When reading through church history, we see many men who labored in open-air preaching. Perhaps the most famous open-air preacher, in modern history, is George Whitefield. Whitefield shook the world with the gospel. When the doors of churches closed to him and his preaching, he took to the open-air and God filled the fields to hear the man preach. As we read about Whitefield, we see his success. When we look at our modern day church culture and glance at an open-air preacher on the street with no massive crowd gathered, we immediately think it’s not successful, unfruitful and outdated. Charles Spurgeon once said, “I fear that in some of our less enlightened country churches there are conservative individuals who almost believe that to preach anywhere except in the chapel would be a shocking innovation, a sure token of heretical tendencies, and a mark of zeal without knowledge.” 
We Don’t Use Open-Air Preachers
Today’s evangelical church, for the most part, refuses to embrace open-air preachers and their gifts. Many pastors have heard poor preaching by open-air preachers, and rather than taking them under their wing and seeking to help them develop their gifts, they simply overlook them. Why not allow open-air preachers to develop their preaching skills within the church and then be sent out by the church to do open-air preaching and evangelism? Why not embrace the open-air preacher and as he desires the office of elder, allow him to come into the church as an elder who oversees the evangelism ministry of the local church and works diligently to make disciples in the town or city of your local church? Do you have an abortion clinic nearby? Rather than protesting Planned Parenthood on Facebook, why not send a group of people to preach the gospel in the open-air at the abortion clinic?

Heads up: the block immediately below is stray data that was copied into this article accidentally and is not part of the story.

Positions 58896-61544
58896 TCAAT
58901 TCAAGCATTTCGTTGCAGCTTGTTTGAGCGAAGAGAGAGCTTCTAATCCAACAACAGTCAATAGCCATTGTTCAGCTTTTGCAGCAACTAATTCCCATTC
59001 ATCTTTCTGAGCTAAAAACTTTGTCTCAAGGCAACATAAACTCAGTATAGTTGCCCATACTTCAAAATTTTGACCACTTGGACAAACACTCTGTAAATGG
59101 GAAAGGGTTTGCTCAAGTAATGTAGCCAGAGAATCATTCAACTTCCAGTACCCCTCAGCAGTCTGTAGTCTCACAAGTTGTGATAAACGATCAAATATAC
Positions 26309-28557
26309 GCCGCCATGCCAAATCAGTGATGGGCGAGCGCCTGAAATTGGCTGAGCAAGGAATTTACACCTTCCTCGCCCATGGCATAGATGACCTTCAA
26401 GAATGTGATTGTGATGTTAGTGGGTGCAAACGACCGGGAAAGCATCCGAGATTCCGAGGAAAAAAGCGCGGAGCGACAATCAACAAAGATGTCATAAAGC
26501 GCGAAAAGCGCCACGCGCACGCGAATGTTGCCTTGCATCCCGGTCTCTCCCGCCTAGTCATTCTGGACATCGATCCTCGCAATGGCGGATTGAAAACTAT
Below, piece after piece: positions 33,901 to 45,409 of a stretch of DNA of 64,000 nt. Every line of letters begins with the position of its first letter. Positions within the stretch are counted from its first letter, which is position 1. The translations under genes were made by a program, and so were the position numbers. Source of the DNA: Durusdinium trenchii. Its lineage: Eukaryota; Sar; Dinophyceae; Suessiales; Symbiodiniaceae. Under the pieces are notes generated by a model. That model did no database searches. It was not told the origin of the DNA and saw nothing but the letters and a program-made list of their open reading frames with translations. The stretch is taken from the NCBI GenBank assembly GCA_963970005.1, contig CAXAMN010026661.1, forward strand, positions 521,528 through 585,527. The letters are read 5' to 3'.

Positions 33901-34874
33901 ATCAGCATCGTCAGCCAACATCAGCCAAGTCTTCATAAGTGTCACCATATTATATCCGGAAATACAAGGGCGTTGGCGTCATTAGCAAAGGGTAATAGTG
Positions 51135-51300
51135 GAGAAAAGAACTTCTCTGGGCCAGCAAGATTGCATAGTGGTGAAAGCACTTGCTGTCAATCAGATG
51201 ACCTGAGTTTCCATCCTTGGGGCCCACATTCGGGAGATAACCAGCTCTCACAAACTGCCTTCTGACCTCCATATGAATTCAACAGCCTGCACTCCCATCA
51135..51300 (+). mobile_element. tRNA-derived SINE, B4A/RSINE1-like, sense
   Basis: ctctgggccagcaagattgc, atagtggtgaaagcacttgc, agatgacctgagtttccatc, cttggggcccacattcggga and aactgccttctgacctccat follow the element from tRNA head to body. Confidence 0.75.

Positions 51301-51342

George Whitefield was a preaching phenomenon. He was used greatly by the Lord and countless people were led to Christ by this gifted preacher who refused to be a velvet mouthed preacher. However, if we’re honest, Whitefield was largely disconnected from the authority of the local church. Unlike Paul who was sent out by Antioch, Whitefield went out and never really returned and wasn’t held accountable to a local church. Sure, we can blame the deadness of the evangelical church and the impotence of the local church’s pulpit as to why Whitefield was shut off from the churches and the very reason why he went out into the fields. However, we should not rush too quickly to Whitefield’s aid. We must not excuse Whitefield from the responsibility of being accountable to the local church.
We must not push open-air preachers out onto the streets and close our doors to these brothers. We must not shut them off from the local church. We must look for ways to use them and allow God to edify our local church as God raises up open-air preachers in our local churches. We must never support rogue open-air preachers who refuse to be under the authority of the local church, but we must likewise support and love those open-air preachers who love the local church and desire to serve and remain under submission.
- Charles Spurgeon, Open-Air Preaching (Chapel Library), 33.